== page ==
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All (20)

All (20) (20 of 20 results)

  • Journals and periodicals: 85-561-M
    Description:

    The Crime and Justice research paper series was initiated to explore a wide range of topics covering criminal victimization, youth and adult offending, the administration of justice, and the perception of the justice system and crime in Canadian communities. Staff at the Canadian Centre for Justice Statistics, visiting fellows and academic associates provide the analyses. The research papers are intended to stimulate discussion. Readers are encouraged to contact the authors with comments, criticisms and suggestions.

    Release date: 2011-12-15

  • Articles and reports: 85-561-M2011022
    Description:

    This study explores the spatial distribution of police-reported youth crime in Toronto. It examines how youth crime is geographically distributed in Toronto and endeavours to shed light on the links between police-reported youth crime and the neighbourhood characteristics that are most strongly associated with it. This report represents the second phase of the spatial analysis of police-reported crime data for Toronto which builds on the research paper, Neighbourhood Characteristics and the Distribution of Police-reported Crime in the City of Toronto.

    Release date: 2011-12-15

  • Articles and reports: 85-002-X201100111577
    Description:

    This Juristat article presents information on perceptions of personal safety and crime as reported by Canadians aged 15 and over living in the ten provinces. Using data from the 2009 General Social Survey (GSS) on victimization, it analyses Canadians' satisfaction with their personal safety from crime while performing specific activities, at both the provincial and census metropolitan area levels. It also includes information on Canadians' perceptions of the level of crime and social disorder in their neighbourhoods.

    Release date: 2011-12-01

  • Articles and reports: 85-002-X201100111561
    Description:

    This annual report is an examination of homicide in Canada. Detailed information is presented on the characteristics of homicide incidents (murder, manslaughter and infanticide), victims and accused within the context of both short and long-term trends. Geographical patterns of homicide are examined at the national and provincial/territorial levels, as well as for major metropolitan areas. Other key themes include gang-related homicides, firearm-related homicides, youth homicides and intimate partner homicides. The data are intended to respond to the needs of those who work in the criminal justice system as well as to inform researchers, policy analysts, academics, the media and the public on the nature and extent of homicide in Canada.

    Release date: 2011-10-26

  • Table: 85-404-X
    Description:

    This set of fact sheets present national, provincial and territorial data on shelters that provide residential services to abused women and their children. The highlighted information includes profiles of the facilities and services provided, as well as characteristics of residents. Data for these fact sheets are from the Transition Home Survey (THS), a biennial census of all facilities in Canada known to provide residential services to abused women and their children. The THS is conducted by the Canadian Centre for Justice Statistics as part of the federal government's Family Violence Initiative and collects information on the characteristics of the facilities and the services provided during a 12-month period. Additionally, through the use of a snapshot day survey (mid-April of the collection year), selected characteristics of residents (i.e., reasons for coming to the shelter, relationship to abuser, repeat stays, etc.) are collected.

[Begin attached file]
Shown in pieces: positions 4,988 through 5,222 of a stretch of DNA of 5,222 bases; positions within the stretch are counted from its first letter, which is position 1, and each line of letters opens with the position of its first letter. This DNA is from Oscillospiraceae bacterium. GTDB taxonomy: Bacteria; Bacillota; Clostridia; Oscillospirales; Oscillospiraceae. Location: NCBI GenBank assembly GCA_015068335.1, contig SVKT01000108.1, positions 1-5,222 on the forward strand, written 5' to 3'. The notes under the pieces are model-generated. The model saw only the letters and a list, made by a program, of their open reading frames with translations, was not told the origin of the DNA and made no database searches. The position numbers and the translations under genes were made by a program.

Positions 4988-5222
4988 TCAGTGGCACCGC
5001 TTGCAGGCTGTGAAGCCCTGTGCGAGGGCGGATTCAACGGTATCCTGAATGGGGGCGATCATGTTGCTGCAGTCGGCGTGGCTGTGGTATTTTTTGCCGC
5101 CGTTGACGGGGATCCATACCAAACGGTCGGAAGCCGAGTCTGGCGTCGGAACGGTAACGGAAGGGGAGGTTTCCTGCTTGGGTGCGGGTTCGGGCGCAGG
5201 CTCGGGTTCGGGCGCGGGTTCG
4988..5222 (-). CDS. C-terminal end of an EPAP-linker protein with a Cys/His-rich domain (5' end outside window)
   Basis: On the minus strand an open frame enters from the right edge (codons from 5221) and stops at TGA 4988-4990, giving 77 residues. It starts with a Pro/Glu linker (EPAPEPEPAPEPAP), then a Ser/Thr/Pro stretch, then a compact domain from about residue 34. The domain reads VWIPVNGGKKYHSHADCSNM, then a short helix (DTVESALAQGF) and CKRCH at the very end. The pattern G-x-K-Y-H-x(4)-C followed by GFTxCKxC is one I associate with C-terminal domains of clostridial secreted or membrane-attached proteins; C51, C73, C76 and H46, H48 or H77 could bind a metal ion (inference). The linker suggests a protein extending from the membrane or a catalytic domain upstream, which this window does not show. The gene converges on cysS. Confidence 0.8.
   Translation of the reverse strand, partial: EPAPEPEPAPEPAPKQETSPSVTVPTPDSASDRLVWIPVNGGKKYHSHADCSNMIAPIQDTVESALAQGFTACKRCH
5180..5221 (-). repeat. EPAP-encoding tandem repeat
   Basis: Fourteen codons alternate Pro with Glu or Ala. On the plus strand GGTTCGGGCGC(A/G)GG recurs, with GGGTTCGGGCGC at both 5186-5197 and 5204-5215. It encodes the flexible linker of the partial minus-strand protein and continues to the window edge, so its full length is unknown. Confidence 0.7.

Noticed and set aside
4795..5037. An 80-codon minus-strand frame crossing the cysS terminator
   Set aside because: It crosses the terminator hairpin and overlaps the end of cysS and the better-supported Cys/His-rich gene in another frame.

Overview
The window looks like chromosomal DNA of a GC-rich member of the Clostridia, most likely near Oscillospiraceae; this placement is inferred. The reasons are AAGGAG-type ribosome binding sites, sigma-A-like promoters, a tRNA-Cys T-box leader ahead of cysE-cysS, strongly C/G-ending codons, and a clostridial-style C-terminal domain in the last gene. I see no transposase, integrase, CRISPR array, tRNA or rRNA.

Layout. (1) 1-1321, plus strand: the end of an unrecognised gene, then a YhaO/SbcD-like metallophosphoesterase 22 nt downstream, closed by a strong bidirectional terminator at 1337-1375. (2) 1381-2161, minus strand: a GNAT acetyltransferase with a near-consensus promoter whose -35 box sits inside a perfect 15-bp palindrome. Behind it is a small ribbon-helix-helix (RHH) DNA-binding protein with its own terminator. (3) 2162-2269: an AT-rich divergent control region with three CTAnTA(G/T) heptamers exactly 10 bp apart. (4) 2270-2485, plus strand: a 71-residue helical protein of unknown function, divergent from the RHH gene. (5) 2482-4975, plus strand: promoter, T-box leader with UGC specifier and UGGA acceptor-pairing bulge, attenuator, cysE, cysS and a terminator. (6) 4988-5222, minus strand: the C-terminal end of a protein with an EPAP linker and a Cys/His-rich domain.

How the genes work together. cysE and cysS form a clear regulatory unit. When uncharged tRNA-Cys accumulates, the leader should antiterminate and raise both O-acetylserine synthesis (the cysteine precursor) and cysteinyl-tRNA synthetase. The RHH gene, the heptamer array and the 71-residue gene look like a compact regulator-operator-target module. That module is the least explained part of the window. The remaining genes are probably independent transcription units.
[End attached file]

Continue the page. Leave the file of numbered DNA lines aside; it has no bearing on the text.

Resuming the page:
Release date: 2011-10-25

  • Articles and reports: 85-002-X201100111530
    Description:

    In 2009, as part of its General Social Survey program, Statistics Canada conducted a survey on victimization and public perceptions of crime and the justice system, which included questions regarding victimization and safety on the Internet. Interviews were conducted by telephone with approximately 19,500 respondents, aged 15 and older, living in the 10 provinces. Respondents aged 18 and over living with children aged 8 to 17 were also asked to provide information on these children's experiences with victimization on the Internet.

    This Juristat article presents information on victimizations on the Internet as reported by respondents in 2009, with a particular focus on Internet bank fraud, cyber-bullying, hate content on the Internet and problems with Internet purchases. It analyses the characteristics associated with such incidents, including the socio-demographic risk factors, reporting to authorities and perceptions of general safety on the Internet.

    Release date: 2011-09-15

  • Articles and reports: 85-002-X201100111523
    Description:

    This report presents information on the short and long-term trends in police-reported crime at the national, provincial/territorial and census metropolitan area levels. It includes information on both the volume and the severity of overall, violent and non-violent crime as well as data on crimes committed by youths aged 12 to 17.

    Release date: 2011-07-21

  • Articles and reports: 85-002-X201100111495
    Description:

    This Juristat article analyses residential facilities in Canada that offered shelter to abused women in 2010. It presents information on the different types of facilities, the number of annual admissions, the reasons that women seek shelter and the variety of services offered to clients. In addition, this article examines the use of shelters that offer culturally sensitive services to Aboriginal people, living both on and off reserves. The data for this article was collected by the 2010 Transition Home Survey (THS), a census of residential facilities for female victims of abuse conducted by the Canadian Centre for Justice Statistics as part of the federal government's Family Violence Initiative. Annual admissions and expenditures information pertain to a 12-month period over 2009/2010, while other admissions and client characteristics are based on a one-day "snapshot" date of April 15, 2010. Comparisons using time-series data from the THS Trend File are also included. The THS Trend File contains only those facilities that have participated in each cycle of the survey since the 2002 survey cycle.